Tortious interference, also known as intentional interference with contractual relations (is a business dispute), in the common law of torts, occurs when one person intentionally damages someone else’s contractual or business relationships with a third party, causing economic harm.
As an example, someone could use blackmail to induce a contractor into breaking a contract; they could threaten a supplier to prevent them from supplying goods or services to another party, or they could obstruct someone’s ability to honor a contract with a client by deliberately refusing to deliver necessary goods.
A tort of negligent interference occurs when one party’s negligence damages the contractual or business relationship between others, causing economic harm, such as, by blocking a waterway or causing a blackout that prevents the utility company from being able to uphold its existing contracts with consumers.
Can you sue your ex for emotional distress?
Yes, you can, as a general rule, you can sue for emotional distress, if your ex has caused you mental health issues and as a consequence, you are depressed and have PTSD you can sue this person.
In fact, whether you are filing an insurance claim or pursuing a personal injury action in court, your emotional distress damages are accounted for as a significant part of your financial recovery.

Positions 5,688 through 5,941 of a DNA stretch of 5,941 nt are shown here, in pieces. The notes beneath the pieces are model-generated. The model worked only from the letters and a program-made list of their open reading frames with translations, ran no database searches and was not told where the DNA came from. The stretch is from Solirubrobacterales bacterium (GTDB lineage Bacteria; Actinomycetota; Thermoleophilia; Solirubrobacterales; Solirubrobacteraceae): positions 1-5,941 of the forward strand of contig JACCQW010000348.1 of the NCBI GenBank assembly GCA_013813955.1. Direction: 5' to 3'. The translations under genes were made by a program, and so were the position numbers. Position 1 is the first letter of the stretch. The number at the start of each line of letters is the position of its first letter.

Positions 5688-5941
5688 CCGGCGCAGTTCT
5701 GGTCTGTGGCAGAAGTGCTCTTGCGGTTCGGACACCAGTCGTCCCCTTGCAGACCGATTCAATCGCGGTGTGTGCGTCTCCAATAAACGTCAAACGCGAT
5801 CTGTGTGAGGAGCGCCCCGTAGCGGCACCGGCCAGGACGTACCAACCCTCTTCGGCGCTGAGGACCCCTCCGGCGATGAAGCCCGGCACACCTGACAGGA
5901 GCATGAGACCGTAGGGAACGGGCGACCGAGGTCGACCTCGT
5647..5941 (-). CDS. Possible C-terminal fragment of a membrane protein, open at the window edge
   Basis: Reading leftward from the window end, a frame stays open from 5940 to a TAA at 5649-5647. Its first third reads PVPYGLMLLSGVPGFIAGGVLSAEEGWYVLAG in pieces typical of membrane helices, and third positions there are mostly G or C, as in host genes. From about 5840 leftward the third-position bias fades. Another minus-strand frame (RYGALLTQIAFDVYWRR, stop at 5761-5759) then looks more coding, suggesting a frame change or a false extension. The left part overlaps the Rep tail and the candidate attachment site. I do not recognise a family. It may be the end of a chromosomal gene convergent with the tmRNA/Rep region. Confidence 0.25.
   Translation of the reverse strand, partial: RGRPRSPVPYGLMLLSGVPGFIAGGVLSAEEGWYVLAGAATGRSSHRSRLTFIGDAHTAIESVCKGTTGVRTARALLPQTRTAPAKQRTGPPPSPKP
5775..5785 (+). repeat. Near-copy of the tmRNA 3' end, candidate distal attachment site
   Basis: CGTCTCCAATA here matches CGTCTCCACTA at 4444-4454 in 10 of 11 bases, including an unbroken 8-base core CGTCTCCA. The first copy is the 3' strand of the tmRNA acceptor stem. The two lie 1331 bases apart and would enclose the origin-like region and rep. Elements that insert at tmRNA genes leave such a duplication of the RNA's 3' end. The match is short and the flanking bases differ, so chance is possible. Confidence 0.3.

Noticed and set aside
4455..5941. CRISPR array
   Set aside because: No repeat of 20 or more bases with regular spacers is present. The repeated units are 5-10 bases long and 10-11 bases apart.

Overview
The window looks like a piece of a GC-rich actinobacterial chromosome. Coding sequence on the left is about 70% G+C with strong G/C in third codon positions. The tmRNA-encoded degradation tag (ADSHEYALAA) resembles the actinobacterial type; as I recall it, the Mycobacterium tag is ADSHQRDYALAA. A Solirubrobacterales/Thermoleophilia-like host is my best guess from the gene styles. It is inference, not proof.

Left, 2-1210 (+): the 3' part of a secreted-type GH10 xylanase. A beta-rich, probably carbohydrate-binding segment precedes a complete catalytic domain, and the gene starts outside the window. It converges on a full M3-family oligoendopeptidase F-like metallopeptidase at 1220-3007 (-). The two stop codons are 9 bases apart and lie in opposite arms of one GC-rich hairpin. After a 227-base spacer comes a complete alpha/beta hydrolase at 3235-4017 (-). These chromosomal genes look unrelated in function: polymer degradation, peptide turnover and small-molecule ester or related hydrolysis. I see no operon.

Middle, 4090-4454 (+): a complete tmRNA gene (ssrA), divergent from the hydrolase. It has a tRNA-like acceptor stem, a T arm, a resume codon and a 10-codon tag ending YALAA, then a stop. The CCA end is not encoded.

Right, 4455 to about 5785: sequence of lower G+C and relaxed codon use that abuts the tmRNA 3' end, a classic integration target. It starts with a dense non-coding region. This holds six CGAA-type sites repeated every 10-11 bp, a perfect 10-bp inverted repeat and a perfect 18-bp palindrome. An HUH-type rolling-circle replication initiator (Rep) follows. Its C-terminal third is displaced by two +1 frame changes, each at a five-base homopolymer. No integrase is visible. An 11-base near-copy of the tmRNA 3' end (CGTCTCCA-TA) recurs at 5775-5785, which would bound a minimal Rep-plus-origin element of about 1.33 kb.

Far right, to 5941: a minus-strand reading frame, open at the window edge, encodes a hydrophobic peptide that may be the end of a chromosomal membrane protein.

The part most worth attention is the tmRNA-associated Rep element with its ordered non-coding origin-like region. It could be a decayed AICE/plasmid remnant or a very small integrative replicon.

To prove a claim for intentional infliction of emotional distress a plaintiff must prove that:
- The defendant’s conduct was outrageous and caused you distress.
- The conduct was either reckless or intended to cause emotional distress
- As a result of the defendant’s conduct the plaintiff suffered severe emotional distress (depression, PTSD, anxiety, stress, social disconnection, ocd).
Causes of Emotional Distress Include:
- Mental Abuse
- Physical Abuse
- Loss of a Job
- Failed Business
- Medical Malpractice & Negligence
- PTSD from witnessing a loved one’s premature death
- Insecurity of knowing the unkown, when an entity playing mind games with your financial status and does not respond to you in a quick and timely manner.
Symptoms of Emotional Distress:
- Loss of Apetite or Comfort Eating.
- Insomnia, finding it hard to sleep.
- Social Distancing, pulling away from people and things.
- Feeling lethargic, having low or no energy
- Having unexplained aches and pains, such as constant stomach aches or headaches
- Low Self Esteem. Feeling helpless or hopeless
- Excessive smoking, drinking, or using drugs, including prescription medications
- Constant worrying,
- Thinking of hurting or killing yourself or someone else.
Often cases such as domestic violence can lead the victim to either criminal or civil proceedings, and he or she will need to decide which option to follow first or which to devote energy to before seeking both options. Emotional distress is usually one aspect of pain and suffering that the judge may award in compensation.
Although the above explains the legal side of things you have to be prepared to name and blame the entities and expect the repercussions of the aftermath of your litigation.
You have two choices and that is you let your negative feeling go and never mention them again (bury your emotions) or you go down the route to seek monetary compensation.
In my lifetime I would have already been a millionaire by now had I chosen to sue everyone that did me wrong.